Thursday, March 24, 2011

Lexington Institute arms Libyan rescue V-22 Ospreys with FUD projectors

The Marine Corps' MV-22 Osprey tilt-rotor aircraft had a pretty high-profile role in Tuesday's rescue of one of  two F-15E crewmembers who went down in Libya late Monday night.

MV-22 Osprey in Afghanistan
US Marine Corps Flickr image, used under Creative Commons license.

In fairly predictable fashion, on Wednesday, over at the Lexington Institute's Early Warning blog, Loren Thompson, Ph.D. (who seems to have a reputation for having never met a big-ticket weapons system he hasn't liked -- save for ones built by companies that don't underwrite the Institute), capitalized on the rescue as an opportunity to bang the drum for the Osprey, and for big-ticket, high-capability weapons systems in general: "Marine Rescue Mission In Libya Shows Value Of V-22, And Raises A Question For Policymakers."

It features some pretty bold-faced intellectual dishonesty.

Loren Thompson, Ph.D. states:
This week, two Ospreys from the amphibious assault ship USS Kearsarge provided a real-world demonstration of why the Marines were so eager to acquire the aircraft. With close air support from Harrier jumpjets, the Ospreys rescued the stranded pilot of an Air Force F-15E fighter-bomber that had crashed in Libya. Because they are tilt-rotors rather than conventional helicopters, the Ospreys got to the downed pilot faster than any conventional helicopter could have. In fact, it isn't so clear regular helicopters could have rescued the pilot at all, given the distances involved. [Emphasis added.]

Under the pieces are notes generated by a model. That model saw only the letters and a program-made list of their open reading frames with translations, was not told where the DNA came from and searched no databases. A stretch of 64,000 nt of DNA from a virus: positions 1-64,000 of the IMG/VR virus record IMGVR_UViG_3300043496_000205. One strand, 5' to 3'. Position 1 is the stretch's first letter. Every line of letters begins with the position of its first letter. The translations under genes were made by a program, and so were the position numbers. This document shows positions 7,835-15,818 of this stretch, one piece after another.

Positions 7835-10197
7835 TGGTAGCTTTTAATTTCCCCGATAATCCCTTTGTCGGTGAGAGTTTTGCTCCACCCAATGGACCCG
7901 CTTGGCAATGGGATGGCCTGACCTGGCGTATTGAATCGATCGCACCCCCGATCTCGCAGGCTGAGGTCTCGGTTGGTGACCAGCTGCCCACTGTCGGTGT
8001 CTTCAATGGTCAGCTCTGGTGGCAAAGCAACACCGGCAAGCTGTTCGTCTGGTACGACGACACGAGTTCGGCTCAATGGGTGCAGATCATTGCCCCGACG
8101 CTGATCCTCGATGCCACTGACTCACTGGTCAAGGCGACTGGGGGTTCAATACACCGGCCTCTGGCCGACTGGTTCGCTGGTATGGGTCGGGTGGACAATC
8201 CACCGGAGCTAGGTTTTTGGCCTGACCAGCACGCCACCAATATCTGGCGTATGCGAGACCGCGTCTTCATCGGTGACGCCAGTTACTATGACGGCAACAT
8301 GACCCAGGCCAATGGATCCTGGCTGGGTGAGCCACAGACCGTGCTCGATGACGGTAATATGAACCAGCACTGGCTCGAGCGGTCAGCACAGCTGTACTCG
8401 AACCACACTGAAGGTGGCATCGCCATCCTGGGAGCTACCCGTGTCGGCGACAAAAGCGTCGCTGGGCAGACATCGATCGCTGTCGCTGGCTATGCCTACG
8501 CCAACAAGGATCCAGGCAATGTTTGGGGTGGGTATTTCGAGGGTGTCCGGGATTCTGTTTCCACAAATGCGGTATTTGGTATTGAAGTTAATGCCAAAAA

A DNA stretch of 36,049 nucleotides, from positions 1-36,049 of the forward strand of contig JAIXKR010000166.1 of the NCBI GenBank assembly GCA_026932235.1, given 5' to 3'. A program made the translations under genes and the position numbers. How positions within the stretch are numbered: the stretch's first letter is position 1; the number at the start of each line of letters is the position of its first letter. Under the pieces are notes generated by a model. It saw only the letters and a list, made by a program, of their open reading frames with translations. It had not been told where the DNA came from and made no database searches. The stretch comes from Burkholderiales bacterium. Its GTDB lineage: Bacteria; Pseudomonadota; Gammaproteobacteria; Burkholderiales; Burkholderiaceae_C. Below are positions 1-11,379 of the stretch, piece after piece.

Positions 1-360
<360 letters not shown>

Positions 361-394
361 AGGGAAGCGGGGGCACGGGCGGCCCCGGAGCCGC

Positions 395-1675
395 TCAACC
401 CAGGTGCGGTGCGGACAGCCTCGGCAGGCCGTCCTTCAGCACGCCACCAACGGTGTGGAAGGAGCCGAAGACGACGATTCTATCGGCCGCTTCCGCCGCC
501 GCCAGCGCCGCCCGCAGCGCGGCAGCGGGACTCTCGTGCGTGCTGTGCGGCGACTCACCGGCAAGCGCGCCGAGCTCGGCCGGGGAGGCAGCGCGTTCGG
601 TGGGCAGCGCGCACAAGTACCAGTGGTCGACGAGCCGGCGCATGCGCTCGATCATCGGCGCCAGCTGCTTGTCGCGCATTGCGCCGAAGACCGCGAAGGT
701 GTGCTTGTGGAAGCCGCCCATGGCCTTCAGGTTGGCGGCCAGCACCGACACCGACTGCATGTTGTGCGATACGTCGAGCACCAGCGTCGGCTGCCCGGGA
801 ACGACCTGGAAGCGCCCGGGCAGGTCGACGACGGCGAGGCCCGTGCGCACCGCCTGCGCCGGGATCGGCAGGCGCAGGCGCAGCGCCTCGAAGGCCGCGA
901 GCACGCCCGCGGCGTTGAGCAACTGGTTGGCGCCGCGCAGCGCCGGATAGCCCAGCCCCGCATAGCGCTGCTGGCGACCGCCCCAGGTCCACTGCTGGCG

I'd say it's pretty darned clear that regular helicopters could have rescued the pilot, given that details of the rescue operation had been published the day before in the Navy Times ("Details of Marines' pilot rescue released") and outlined the aircraft package involved: two MV-22B Ospreys, two AV-8B Harrier jets; a KC-130J tanker, and two CH-53E helicopters carrying the Marine Quick Reaction Force (which didn't actually land, as it wasn't required).

As to the distances involved, the article says 130 nautical miles. The range of the CH-53E is 540 nautical miles. I'm unclear as to which part of that isn't so clear.

Selling Past the Close
Now, if you compare the specs for the V-22 Osprey vs. the CH-53E Super Stallion, you can see that the Osprey clearly has advantages in speed (over 100 mph faster at sea level) and range (879 to 540 nautical miles) over the Super Stallion. And the piece would have been a perfectly good shill job without completely omitting the role of regular helicopters and then creating fear, uncertainty and doubt about their ability to do the job at all.

I guess it isn't so clear that the last sentence is necessary at all. Then again, I'm not a Ph.D.

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